The Magic Of “Meant To Be” Stories

Every now and then, a writer needs to research something for a project. Maybe an article, maybe a book, but even when it comes to fiction, the more realistic everything is, the more accessible the piece is to the reader. Hopefully readers don’t just read what you write, hopefully they experience it. After a long time away from fiction, I have been getting back to what was my foundation in writing years before, and what I focused on in school… Hello, Fiction!

So at the beginning of this year I had a list of story/book ideas. Some were flashes of inspiration I wrote down. Others were ideas I had been toying with for years, but trying to figure out how to make them work, or in some cases they were already outlined, and while I knew what happened in the story, and how to get it where it needed to go, I have yet to be moved to write it. I have too many ideas, so it is the loudest one, the idea that grabs me by the hair, and screams, “WRITE ME NOW!” that I actually commit to. And while I had a list full of ideas, I didn’t have any screamers through all of January and the first week or so of February.

But then right before Valentine’s Day weekend an idea occurred to me, and I quickly dismissed it. It was absolutely ridiculous I thought. It wasn’t a book idea itself, but rather an angle to an idea I keep trying to work out. It was intriguing, but among those I thought I would epically fail at. It wasn’t fantasy, but it kind of was. It wasn’t creating a new world, yet it played with rewriting history and certain beliefs, and this character was in my mind, but I thought that she was too mature for young readers and not mature enough for adults. Because you know, I can’t help the editor in me sometimes and I look at, “Is this something someone else would want to read? Who?”

But this woman kept appearing, and suddenly her voice invaded my thoughts, particularly in the shower, which is usually my think time. Do you know how annoying it is to have someone else horde in on your thoughts, when it is supposed to be the one time a day no one can bother you, no one can interrupt. But she kept interrupting me!

So, I decided to not dismiss her and her story automatically, but to think on it, and on her. And oh my God, the things that I thought! It was one thought after another, no scratch that ten thoughts simultaneously, fighting for room before the next ten thoughts shoved them away.

Each thought and idea flew by so fast, and yet I retained the ones that mattered. And they started connecting to each other, and paving a path, a story, a chronology, from the origins to the obstacles, relationships between characters, scenes that didn’t seem important and why they were, conversations that make you cheer, and unveil these people for who they really are and what they believe, and the actions, shenanigans and “wtf” moments that every great story needs and here they were all at once, saying, “Do you get it yet? WRITE ME NOW!”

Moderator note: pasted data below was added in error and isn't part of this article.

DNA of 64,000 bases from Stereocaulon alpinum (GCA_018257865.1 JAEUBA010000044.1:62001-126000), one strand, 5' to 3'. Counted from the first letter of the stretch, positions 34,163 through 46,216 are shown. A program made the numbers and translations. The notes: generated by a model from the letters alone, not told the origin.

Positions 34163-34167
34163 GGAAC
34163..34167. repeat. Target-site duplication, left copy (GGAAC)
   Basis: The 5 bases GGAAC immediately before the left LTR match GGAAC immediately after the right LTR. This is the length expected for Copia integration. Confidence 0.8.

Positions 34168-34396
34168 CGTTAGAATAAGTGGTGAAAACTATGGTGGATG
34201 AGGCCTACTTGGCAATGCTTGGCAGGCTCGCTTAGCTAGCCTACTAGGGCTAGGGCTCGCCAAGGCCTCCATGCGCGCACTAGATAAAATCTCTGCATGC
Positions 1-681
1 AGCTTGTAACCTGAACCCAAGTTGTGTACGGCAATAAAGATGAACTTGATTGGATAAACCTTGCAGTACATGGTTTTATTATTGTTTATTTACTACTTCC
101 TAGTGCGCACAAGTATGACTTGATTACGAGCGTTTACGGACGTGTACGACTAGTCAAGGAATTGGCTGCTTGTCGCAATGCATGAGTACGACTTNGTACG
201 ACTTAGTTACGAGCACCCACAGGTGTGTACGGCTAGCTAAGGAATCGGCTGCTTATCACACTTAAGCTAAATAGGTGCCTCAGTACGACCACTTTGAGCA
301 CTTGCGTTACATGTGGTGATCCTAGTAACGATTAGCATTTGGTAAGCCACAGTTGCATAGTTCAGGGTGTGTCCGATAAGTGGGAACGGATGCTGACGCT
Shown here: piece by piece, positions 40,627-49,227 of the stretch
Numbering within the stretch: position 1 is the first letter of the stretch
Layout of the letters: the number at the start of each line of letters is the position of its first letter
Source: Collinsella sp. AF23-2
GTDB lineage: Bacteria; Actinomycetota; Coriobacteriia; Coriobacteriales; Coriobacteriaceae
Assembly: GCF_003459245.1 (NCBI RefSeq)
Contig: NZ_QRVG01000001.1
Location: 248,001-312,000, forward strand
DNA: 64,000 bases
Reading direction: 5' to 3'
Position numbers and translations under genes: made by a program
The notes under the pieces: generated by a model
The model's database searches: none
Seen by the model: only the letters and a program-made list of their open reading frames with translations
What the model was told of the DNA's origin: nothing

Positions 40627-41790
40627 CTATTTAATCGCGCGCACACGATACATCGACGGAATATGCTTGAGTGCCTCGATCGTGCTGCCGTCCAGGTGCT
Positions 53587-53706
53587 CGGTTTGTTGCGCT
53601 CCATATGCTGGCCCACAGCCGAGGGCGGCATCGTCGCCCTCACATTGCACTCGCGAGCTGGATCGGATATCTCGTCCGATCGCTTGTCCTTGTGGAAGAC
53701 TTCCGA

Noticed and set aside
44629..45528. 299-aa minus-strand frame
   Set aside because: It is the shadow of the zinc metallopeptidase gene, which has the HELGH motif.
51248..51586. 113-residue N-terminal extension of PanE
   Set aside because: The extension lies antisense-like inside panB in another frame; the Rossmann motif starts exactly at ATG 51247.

And who am I to argue with that? And so I am, but not the book, rather I’m writing the extras – the things that will probably never go into an actual manuscript, but that are still so incredibly important to the book because they help me understand these people and not only what they believe, but why. I’m not just seeing them, I am them and they are a part of me. And wow! This has never happened before – ever!

And after I wrote the prologue to the actual manuscript, and started a scene, new ideas flooded me regarding the main character’s motivations and the how’s and why’s of it were amazing. And then I realized, I needed to know this character’s true origins, and that of her family, because this book could boil down to the FIRST dysfunctional family ever to exist. And it tickled me.

Suddenly I checked out ten books from the library, ranging from books geared towards kids to academic books many college professors wouldn’t dream of asking their students to look at. And I immersed myself in the knowledge and the varying accounts and the people – I drank it all in, and I’m still thirsty, but every passage and account I read seemed to push me forward – I wasn’t just retelling this small piece of history, I was making it my own. I was taking “facts” and coloring them with all sorts of colors, like what really happened, who was involved, what they were like, and why. Because why is sometimes the thing that matters most.

And I realized that even though I was thigh deep (I literally bury myself in all of the books to compare accounts among other things) in research – I realize I am having a blast. And while I couldn’t call myself a writer and be anti-research, I admit it usually isn’t my favorite thing. But I’m not surprised I’m having a good time at the moment. This was a subject that fascinated me as a child. Heck, not just as a kid, but from the ages of seven to fourteen. And then I grew up, or real life happened, or I was distracted, but for whatever reason the magic of the material faded into the background. And now I realize that it never actually left, it was just biding its time, waiting for the right moment for it to make a triumphant return.

And it has – oh it has. And I am so excited!

I’m a nerd, getting my research on, writing, creating and tweaking, blending the real with the imaginary. Is this what a meant-to-be story feels like?

-DMW

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3 Responses to The Magic Of “Meant To Be” Stories

  1. Pingback: It’s That Time Again! NaNoWriMo 2015!! | Just A Little Red

  2. Pingback: My NaNoWriMo Start: The 2015 Edition | Just A Little Red

  3. Pingback: Another NaNoWriMo, Come And Gone | Just A Little Red

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